Zit Seng's Blog

A Singaporean's technology and lifestyle blog

How To Fix Inconsiderate Drivers

At some time or other, probably just about all drivers will find themselves enraged with some other driver. It could be reckless driving, idiotic parking, or a variety of other inconsiderate road behaviour. It’s fortunate, I think, that social networks have provided many an avenue to vent their frustration, otherwise there might be lots more violence on our roads.


I have not been so unfortunate to have met with so many infuriating experiences. But an incident occurred the last weekend when a car, a BMW with a NUS staff carpark label and bearing car plates SKA1071C, was most inconsiderately left parked illegally in front of and blocking a row of cars.

I appreciate that sometimes drivers are lazy, and may have thought they’d just leave their car temporarily at some improper spot so that they could run in to a shop or something to grab something. I waited a few minutes, before I sounded my horn. No one showed up. I waited a few more minutes, then sounded my horn more aggressively. Still no one showed up.

Walking over to the car for a closer look, I noticed a note had been placed on the windscreen to call a number. Oh yes, clearly a very lazy driver, but perhaps with a little good sense to leave a number. Oh but on the other hand, if the driver could not hear my horn, he must be surely quite somewhere further away than simply in the immediate vicinity.

So never mind, I called the number. No answer. I sounded my horn again. I called two more times. My calls were all unanswered.

I was really getting to be quite annoyed. Now, I must point out that the carpark was not full. In fact, there were at least half a dozen lots available, which is a good number considering it is a small place anyway. To simply not want to use those proper lots, choosing instead to block other vehicles, not being in the immediate vicinity to remove his vehicle, and then not answering his phone, this is just completely inconsiderate and lacking in civic mindedness.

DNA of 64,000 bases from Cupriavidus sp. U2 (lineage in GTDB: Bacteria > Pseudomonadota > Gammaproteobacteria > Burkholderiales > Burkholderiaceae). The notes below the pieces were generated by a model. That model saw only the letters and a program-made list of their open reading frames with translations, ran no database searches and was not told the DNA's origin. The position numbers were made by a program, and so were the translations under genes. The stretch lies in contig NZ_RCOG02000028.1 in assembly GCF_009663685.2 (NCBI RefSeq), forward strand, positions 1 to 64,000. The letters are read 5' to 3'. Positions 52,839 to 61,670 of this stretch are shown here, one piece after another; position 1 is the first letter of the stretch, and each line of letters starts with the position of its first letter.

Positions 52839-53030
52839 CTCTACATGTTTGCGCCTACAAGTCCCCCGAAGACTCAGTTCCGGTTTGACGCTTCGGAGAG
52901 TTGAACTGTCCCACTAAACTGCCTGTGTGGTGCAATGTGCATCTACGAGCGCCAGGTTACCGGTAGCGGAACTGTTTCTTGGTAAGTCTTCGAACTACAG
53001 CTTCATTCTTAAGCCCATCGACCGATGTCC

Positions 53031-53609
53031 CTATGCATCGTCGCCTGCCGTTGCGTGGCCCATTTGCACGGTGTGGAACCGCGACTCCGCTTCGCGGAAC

Sometimes I wonder if we could have a better way to deal with these errant drivers. Posting on social media has an intent to shame these drivers, but more often than not, such efforts have limited reach. Unless, of course, it turns viral, and by then, given how things sometimes turn out in Singapore, vigilante justice might take over and bring things, possibly, too far.

I’m not very sure what I want. On the one hand, it would seem just to shame these drivers and make them regret their actions. However, will this really work? Another approach is if technology can help us make enforcement present everywhere, so that people don’t even want to risk flouting the law. However, simply slapping a fine might not work with some people either. The BMW driver in this case, for example, might just take the fine like a premium carpark charge, a premium for his parking convenience.

I don’t have a clever solution. I did have this idea though. You know those mobile apps from NEA and LTA that let you take a photo and send it in to report about a problem that needs to be fixed? Well, how about an app that takes a photo of an offence, send it in to say the SPF or LTA so that someone could take follow-up action?

That’s going to be riddled with problems, of course. First, the photo might not be true. Using an app that directly takes photos could help avert the simple problem of nasty fellas uploaded doctored photos, although surely smart fellas will know how to still send fake photos. However, the photos may still not show other pertinent circumstances of the offence.

Another take on the idea is for the photos to simply be aggregated and published into a public forum. This is the shame and embarrass idea like what we had with the SG parking idiots website and the bunch of videos from Singapore Reckless Drivers. However, we should have something more systemic and organised, and professionally moderated. We could also have an avenue for the errant driver to refute the claimed offence, or explain the circumstances leading to the offence.

We’ll still need some mechanism to make sure such methods bite. In fact, I don’t even think our laws are sometimes dealing with this effectively. For some people, shame and money (in the form of fines) don’t matter to them. Jail, of course, might be excessive for these, usually, minor offences.

We need to work out a balanced system that, while not having to depend on police or enforcement officers being present everywhere, can still be true, unbiased, and mete effective action. Is this possible at all?

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